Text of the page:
Abbey Ryan paints a painting a day and sells it on Ebay or Etsy:
Lotsoffolks have done the shoot-a-photo-of-yourself-every-day-and-turn-it-into-a-video” thing.
But composer (and former Nippertown resident) Richard Lainhart created a time-lapse video (and a work of art) by taking a photo of a tree in his backyard everyday for a year and overdubbing one of his entrancing musical works:
The Quiet American, another of my composer friends, is creating an ambitious record of his life:
Every day — so far without fail — I take at least thirty digital pictures. From each day’s pictures, I select thirty which in consecutive order well-document the day; these become exactly one second of film at 30fps. For each year, the movie grows by six minutes; in ten years, I will have almost exactly an hour to show for my life.
But wait, there’s more….You must have heard of National Novel Writing Month. By signing up at the site, you declare your intention to complete an entire novel in the month of November. but if that seems too easy, there’s always the 3-day Novel Challenge over Labor Day weekend.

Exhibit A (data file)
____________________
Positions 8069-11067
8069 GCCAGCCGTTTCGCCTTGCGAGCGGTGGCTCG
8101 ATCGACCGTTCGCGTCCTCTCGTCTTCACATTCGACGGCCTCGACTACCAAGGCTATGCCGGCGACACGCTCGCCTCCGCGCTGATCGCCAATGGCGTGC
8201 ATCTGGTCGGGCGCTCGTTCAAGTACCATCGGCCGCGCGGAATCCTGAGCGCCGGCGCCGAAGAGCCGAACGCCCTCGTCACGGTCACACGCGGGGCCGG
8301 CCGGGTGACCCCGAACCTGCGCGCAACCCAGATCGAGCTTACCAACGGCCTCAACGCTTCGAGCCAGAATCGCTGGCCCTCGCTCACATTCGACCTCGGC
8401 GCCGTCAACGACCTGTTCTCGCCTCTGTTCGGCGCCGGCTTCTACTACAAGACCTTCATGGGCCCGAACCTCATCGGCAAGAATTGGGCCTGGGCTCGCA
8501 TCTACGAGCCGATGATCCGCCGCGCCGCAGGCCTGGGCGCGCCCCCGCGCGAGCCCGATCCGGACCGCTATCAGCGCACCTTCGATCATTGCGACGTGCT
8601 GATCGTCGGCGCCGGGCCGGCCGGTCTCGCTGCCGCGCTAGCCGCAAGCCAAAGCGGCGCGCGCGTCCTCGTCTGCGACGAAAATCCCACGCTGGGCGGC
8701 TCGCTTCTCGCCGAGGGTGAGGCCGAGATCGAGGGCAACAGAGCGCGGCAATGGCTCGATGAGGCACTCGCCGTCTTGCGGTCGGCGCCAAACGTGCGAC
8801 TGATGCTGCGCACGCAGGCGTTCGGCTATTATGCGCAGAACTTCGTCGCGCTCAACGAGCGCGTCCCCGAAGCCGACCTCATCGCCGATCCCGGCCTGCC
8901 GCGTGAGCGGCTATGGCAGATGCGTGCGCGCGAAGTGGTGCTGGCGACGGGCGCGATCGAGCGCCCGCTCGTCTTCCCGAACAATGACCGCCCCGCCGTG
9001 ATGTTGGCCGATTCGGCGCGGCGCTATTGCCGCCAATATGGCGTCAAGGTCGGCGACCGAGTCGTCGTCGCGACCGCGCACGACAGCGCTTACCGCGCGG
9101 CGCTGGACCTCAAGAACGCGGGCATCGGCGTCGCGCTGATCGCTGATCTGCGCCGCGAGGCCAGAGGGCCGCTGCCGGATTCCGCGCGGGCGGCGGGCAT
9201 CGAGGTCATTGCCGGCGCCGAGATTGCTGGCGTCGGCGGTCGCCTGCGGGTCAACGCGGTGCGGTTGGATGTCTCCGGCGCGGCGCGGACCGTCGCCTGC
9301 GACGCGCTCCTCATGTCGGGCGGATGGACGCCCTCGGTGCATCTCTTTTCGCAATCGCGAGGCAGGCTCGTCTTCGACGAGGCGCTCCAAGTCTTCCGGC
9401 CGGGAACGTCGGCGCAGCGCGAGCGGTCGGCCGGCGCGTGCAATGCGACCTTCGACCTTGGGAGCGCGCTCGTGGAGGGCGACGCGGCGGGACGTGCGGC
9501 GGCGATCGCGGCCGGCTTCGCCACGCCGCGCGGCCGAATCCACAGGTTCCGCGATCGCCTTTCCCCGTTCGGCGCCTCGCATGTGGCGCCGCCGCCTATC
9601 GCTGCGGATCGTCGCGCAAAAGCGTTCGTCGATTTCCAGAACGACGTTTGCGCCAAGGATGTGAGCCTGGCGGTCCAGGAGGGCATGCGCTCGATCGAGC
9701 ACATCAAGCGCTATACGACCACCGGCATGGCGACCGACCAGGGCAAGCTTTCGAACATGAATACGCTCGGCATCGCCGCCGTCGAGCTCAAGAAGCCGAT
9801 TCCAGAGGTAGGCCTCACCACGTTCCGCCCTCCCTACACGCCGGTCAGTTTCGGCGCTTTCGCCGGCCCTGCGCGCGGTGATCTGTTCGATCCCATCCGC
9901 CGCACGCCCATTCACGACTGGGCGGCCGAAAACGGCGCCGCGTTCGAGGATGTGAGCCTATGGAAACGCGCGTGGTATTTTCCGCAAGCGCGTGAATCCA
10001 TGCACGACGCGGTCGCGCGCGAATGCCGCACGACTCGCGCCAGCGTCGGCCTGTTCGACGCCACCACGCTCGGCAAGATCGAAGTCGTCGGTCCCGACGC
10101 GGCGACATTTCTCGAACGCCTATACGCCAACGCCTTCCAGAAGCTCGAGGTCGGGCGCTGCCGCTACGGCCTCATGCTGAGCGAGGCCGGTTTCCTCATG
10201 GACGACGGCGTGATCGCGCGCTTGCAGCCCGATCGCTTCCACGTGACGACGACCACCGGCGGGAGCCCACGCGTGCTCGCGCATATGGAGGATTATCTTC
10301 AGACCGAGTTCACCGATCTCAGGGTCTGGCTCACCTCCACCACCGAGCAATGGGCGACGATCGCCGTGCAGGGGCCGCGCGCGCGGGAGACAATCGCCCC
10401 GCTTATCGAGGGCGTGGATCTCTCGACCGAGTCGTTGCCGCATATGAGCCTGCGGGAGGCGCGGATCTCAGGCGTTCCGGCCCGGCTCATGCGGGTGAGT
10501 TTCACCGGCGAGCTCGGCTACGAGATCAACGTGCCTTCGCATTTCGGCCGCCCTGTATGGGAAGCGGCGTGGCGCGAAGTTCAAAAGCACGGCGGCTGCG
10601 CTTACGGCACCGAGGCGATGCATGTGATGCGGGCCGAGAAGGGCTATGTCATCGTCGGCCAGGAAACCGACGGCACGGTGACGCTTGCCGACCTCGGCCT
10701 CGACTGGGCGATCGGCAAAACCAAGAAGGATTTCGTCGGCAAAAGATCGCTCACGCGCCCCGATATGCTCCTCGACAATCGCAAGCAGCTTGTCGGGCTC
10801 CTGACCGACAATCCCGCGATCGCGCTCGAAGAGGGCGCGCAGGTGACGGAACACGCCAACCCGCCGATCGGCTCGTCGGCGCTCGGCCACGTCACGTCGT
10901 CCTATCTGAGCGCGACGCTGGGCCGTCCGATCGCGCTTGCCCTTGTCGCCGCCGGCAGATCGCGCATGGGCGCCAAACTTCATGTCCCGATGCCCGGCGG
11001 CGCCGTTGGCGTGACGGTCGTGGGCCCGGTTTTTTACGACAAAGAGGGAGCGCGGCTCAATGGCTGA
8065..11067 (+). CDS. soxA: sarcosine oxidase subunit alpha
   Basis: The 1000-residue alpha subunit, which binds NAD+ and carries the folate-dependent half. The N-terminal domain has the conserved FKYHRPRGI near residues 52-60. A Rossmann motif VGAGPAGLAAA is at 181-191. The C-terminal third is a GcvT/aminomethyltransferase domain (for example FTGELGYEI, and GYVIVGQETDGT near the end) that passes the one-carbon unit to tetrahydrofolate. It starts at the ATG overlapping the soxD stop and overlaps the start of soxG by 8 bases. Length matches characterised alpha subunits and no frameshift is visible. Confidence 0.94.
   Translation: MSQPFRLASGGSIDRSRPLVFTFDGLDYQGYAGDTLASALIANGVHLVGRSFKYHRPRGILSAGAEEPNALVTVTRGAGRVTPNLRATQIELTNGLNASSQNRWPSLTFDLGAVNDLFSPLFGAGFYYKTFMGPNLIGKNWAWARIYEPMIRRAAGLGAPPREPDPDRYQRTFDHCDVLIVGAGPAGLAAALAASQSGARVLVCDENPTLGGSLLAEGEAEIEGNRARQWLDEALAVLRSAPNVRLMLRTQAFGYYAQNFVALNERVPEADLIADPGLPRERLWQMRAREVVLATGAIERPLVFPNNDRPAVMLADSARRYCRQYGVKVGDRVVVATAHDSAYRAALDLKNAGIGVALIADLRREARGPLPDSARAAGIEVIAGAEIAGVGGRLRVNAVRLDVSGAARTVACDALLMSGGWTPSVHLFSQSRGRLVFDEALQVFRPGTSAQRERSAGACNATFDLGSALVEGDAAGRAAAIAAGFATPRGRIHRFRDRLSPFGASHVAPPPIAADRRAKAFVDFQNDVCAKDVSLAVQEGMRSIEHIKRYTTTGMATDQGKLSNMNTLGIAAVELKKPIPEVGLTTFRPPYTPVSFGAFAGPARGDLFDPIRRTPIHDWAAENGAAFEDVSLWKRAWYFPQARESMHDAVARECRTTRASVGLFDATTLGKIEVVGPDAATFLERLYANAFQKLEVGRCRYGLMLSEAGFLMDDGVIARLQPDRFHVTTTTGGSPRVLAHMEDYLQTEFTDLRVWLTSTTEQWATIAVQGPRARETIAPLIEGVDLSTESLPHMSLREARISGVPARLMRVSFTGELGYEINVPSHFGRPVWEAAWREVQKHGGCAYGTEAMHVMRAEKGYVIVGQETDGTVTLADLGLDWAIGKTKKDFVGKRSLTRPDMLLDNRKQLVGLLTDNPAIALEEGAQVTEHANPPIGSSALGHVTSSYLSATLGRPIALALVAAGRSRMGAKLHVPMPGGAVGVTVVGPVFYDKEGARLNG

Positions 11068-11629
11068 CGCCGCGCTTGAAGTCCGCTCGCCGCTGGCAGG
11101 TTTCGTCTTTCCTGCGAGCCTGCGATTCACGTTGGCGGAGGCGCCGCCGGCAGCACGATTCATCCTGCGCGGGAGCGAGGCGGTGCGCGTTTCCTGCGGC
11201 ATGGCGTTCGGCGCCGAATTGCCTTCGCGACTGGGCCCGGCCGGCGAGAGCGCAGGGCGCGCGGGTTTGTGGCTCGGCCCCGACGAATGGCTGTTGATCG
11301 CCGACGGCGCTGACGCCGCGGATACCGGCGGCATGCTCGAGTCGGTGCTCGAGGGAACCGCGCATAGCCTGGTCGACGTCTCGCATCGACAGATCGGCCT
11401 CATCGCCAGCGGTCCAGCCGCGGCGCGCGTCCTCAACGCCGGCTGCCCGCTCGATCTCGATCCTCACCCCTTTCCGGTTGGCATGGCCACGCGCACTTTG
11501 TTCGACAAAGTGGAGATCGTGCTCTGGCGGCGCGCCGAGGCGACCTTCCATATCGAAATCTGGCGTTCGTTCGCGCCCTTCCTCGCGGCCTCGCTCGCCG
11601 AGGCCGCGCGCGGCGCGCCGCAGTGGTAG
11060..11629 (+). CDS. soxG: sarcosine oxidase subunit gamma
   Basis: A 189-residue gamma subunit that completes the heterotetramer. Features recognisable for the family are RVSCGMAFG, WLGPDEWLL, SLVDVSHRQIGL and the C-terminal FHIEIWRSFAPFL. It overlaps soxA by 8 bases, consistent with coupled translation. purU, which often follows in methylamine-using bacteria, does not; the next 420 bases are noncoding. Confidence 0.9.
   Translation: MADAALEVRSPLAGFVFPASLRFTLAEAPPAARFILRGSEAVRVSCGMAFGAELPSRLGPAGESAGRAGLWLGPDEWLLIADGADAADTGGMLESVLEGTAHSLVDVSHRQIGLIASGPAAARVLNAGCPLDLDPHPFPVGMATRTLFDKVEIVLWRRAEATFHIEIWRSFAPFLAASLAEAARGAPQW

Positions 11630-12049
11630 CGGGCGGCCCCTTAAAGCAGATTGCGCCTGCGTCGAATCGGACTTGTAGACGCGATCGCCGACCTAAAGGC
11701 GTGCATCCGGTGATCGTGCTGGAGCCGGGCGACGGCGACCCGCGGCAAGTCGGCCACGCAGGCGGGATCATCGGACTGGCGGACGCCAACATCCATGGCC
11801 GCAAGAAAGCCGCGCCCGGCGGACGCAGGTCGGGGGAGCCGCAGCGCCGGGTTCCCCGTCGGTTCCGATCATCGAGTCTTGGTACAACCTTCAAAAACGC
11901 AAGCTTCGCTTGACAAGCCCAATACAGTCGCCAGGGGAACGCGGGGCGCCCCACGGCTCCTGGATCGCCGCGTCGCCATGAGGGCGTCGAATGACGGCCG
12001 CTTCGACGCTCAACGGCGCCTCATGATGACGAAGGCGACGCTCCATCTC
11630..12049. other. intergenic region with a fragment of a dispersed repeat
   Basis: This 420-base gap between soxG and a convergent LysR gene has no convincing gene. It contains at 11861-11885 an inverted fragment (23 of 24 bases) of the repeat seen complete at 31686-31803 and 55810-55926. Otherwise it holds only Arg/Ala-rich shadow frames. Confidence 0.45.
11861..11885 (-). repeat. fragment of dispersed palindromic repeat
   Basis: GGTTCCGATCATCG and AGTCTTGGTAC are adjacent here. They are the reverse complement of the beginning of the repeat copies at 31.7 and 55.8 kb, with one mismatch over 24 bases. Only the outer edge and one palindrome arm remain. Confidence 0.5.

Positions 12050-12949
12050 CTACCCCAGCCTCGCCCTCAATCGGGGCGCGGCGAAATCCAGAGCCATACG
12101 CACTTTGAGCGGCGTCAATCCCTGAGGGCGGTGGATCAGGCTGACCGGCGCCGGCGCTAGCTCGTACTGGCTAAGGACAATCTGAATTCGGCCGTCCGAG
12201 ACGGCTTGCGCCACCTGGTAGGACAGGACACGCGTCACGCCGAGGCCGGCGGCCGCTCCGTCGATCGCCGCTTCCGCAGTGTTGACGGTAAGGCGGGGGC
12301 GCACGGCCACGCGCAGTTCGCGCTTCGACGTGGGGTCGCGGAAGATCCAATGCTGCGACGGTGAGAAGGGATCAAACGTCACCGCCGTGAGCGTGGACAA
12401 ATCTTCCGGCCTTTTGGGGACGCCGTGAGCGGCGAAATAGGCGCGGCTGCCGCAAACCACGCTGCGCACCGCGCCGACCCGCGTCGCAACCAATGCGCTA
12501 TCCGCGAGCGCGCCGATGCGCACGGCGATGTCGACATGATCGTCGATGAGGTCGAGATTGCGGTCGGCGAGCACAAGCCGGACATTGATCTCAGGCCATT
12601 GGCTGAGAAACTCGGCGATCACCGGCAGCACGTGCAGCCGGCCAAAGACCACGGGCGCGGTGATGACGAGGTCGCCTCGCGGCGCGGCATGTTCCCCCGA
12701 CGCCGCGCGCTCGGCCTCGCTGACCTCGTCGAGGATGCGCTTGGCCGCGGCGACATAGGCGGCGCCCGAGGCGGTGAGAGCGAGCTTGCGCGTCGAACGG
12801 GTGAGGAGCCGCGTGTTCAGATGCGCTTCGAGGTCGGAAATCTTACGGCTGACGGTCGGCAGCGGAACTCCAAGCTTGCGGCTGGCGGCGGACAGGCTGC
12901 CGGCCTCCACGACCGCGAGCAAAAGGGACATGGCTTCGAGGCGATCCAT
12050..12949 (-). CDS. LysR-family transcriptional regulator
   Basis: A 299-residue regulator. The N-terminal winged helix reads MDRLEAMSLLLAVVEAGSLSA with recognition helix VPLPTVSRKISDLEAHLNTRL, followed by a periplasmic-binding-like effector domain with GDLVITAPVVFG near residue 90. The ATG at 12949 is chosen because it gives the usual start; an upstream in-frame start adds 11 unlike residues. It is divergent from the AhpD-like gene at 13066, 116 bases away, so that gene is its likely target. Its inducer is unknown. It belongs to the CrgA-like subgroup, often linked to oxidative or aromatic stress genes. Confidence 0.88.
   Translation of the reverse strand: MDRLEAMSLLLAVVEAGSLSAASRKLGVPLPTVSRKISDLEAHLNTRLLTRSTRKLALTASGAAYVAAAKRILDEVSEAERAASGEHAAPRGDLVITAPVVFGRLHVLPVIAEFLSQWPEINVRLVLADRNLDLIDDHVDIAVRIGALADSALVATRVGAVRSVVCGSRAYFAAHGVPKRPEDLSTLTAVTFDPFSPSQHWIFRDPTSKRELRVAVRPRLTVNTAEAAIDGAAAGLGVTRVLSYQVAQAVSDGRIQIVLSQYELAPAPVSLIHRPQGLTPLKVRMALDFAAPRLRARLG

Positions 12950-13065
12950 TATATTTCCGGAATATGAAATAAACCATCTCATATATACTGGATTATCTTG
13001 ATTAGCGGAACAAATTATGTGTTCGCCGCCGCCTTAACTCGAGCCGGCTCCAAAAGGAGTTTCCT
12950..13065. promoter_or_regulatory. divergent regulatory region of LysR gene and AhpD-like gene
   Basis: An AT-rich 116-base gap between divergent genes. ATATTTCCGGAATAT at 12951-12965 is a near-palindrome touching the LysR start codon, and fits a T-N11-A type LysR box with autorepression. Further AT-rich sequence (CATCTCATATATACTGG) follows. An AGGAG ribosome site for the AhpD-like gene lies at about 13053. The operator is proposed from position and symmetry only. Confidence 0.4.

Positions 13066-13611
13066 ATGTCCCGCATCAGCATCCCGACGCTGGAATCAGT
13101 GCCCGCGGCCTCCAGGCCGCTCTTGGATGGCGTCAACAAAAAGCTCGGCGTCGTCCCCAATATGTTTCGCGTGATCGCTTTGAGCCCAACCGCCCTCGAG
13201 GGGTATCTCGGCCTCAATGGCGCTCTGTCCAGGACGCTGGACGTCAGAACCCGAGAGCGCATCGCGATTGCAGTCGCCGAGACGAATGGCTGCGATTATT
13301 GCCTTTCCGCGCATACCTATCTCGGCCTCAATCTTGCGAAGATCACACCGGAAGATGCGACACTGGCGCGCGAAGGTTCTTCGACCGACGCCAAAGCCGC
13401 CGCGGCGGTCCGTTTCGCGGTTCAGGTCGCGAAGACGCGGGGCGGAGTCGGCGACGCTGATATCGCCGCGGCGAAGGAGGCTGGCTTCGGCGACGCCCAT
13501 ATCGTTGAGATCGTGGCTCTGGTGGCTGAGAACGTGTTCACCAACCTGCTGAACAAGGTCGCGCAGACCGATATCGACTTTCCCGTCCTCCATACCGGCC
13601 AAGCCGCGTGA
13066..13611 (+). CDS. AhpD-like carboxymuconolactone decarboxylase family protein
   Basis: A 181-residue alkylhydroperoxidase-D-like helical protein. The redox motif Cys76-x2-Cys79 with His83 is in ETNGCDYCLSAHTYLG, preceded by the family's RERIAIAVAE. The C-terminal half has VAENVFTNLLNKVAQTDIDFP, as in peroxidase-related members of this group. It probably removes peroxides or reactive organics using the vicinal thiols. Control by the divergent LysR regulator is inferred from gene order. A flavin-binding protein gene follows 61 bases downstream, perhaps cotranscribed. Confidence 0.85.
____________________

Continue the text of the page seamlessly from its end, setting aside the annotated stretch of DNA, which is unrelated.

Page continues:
For filmmakers, there’s the 48 Hour Film Project in which your team races to finishes write, shoot and edit a short film in, umm, two days.
For composers and song-writers who never seem to get around to writing or composing, there’s February Album Writing Month, in which the goal is to write 14 original pieces of music during the 28 days of February.
For recording studio procrastinators, there’s the RPM Challenge, where you can sign up to record 10 songs or 35 minutes of original material during the month of February. You can combine this with album writing if you’re especially ambitious.
So what do you after you close the doors on the art gallery that you’ve poured your heart and soul into for three years?
You make your own art, that’s what.
At least that’s what you do if you’re Elizabeth Dubben, who shuttered her popular indie art spot the Amrose Sable Gallery at the end of May. And it didn’t take her very long.
Dubben’s entrancing new one-person exhibition, “In the Middle of the World,” opened on Friday, June 5 at the Albany Art Room, where it will remain on view through Sunday, June 28.
Elizabeth Dubben: Continuation (2009)
Her evocative works are small but rich and oh so rewarding, a perfect match for the Art Room’s tiny but exquisite back-room gallery. The show – hung by Dubben and Albany Art Room intern Kayla Berenger – makes the most of the intimate space.
Mixed media works that combine oil painting with image transfers of photographs that she’s taken, Dubben’s art aptly reflects the work that she selected as curator of the 31st annual Photo Regional at the Opalka Gallery earlier this year – ambitious art that employs photography as a key component but reaches well beyond the realm of photography.
It’s an artistic approach that works well here. Dubben’s works are multi-layered with an inviting, lived-in feeling, delightfully enhanced by the bare, untreated wooden frames that wrap her images in a natural warmth and surprising depth.